Ascertainment of the quantity of imported wool, which is the sole issue before us here, was made by the inspectors on the pier and verified by their tickets, which are in evidence. The entire 720 bales were receipted for, both by the cartmen and the warehouse.

There is no statutory relief for duties on merchandise missing after it

passes the customs line, save as to merchandise missing from the appraiser's stores. That is not the fact here.

In H. Z. Bernstein Co., Inc. v. United States, 41 Cust. Ct. 282, C.D. 2053, we held that section 563(a) limits allowance for loss by theft to merchandise stolen while in appraiser's stores, and does not cover merchandise stolen elsewhere after landing. The same statutory rule applies to both loss and theft of merchandise. Section 563, Tariff Act of 1930.

United States v. Browne Vintners Co., Inc., 34 CCPA 112, C.A.D. 351; affirming Browne Vintners Co., Inc. v. United States, 15 Cust. Ct. 259, Abstract 50456; is urged as precedent for refund of duties on these six bales of wool. It is not.

In one of the two shipments there in issue, the record shows that one carton was short-shipped at the point of origin, Scotland. The Government conceded that this carton was not landed. Plaintiff limited its claim, as to that shipment, to the one short-shipped case.

In the other shipment, there was no proof of short-shipment but there was proof of short-landing of two cases. This the Government conceded. Plaintiff limited its claim as to that shipment to the two short-landed cases.

There was no issue of fact before the court in Browne Vintners. Nonimportation was conceded by the Government; and plaintiff conceded that it had not filed customs affidavit Form 4311 within the time prescribed by Customs Regulations. The issue was one of law, whether nonimportation is a fact which may be established by sufficient proofs even if customs Form 4311 has not been timely filed. Browne Vintners, supra, is authority for the principle that nonimportation is a fact, and that this fact may be proved in court.

There was no doubt, in Browne Vintners, of the essential fact, namely, that the three cartons in issue had not crossed the customs line, as to one case because it was never shipped from abroad and as to the other two cases because they were missing when the vessel landed.

Here the record shows that the six bales in issue did cross the customs line. They were landed. Ergo, they were imported. They are dutiable.

The reason plaintiff cannot prevail here is not that it failed timely to file a claim under section 15.1 (a) of the Customs Regulations, as was asserted in Browne Vintners, supra. Neither the regulations nor the statute authorize filing of such a claim with respect to landed merchandise later found missing from warehouse.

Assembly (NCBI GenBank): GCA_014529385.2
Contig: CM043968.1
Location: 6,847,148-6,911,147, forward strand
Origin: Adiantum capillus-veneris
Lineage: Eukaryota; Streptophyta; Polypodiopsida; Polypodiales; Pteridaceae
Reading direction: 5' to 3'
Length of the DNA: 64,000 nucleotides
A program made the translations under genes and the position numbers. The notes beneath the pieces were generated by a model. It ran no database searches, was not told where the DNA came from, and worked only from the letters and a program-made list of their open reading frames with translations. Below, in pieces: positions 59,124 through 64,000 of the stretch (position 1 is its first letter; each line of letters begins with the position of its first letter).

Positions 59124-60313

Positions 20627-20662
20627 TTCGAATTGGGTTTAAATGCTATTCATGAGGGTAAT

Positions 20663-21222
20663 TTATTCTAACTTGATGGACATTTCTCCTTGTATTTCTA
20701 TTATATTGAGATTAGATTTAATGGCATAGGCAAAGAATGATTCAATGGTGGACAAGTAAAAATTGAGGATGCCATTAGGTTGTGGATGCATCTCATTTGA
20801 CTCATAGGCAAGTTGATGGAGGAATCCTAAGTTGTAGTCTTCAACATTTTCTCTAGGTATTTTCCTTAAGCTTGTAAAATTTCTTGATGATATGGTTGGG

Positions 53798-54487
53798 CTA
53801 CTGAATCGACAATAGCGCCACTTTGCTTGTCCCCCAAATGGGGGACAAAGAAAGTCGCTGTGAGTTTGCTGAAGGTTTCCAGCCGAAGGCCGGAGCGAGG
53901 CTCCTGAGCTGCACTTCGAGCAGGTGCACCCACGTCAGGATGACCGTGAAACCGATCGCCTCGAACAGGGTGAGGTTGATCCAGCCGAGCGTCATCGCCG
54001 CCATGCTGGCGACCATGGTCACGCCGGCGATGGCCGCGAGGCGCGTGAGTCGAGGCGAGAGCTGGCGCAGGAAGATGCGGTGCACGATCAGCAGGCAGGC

It is an old truism that hard cases make bad law. Regretful as we may be that plaintiff has suffered a monetary damage through loss of the merchandise, for which it has not adequately been reimbursed, these sympathetic sentiments do not warrant judicial extension of relief from the duties which Congress has laid on an importer for the revenues of the United States.

The protest is overruled.
Judgment will be entered accordingly.

DISSENTING OPINION RICHARDSON, Judge: The plaintiff, The Trading Company of Afghanistan, Inc., imported from Afghanistan a shipment of 720 bales of raw carpet wool for carpet manufacturing, which arrived at the port of New York on February 7, 1957. All of the bales were shipped to Mid-Hudson Warehouse of Jersey City, Inc., a bonded warehouse in Jersey City, N.J. Sometime later and prior to January 28, 1960, six bales of the merchandise disappeared. The plaintiff filed a claim against the warehouse for what it considered the value of the missing merchandise, $1,263.80, and settled the claim with the insurance company representing the warehouse for $750. Though plaintiff gave a general release, there is no showing that the settlement embraced the assessed duties, and Lewis W. Moats, in charge of imports for the plaintiff, testified that it did not. Sheet 4 of the official papers which are in evidence indicates that the collector's office made a notation that the merchandise was not found in the warehouse January 17, 1962. The collector denied relief to plaintiff because it did not file an application for abatement of duties with the collector within 30 days from the date of plaintiff's discovery of the lost or missing merchandise, in accordance with provisions of section 15.1(a), Customs Regulations, 1954. Plaintiff's protest is against the assessment of duty in the amount of $272.96 "by reason of the fact that six bales of wool imported for carpet making were not found ... that the carpet wool had disappeared from the warehouse, and was believed to have been stolen. ..." The protest further states: “The fact remains that this merchandise was never located or returned to the importer.”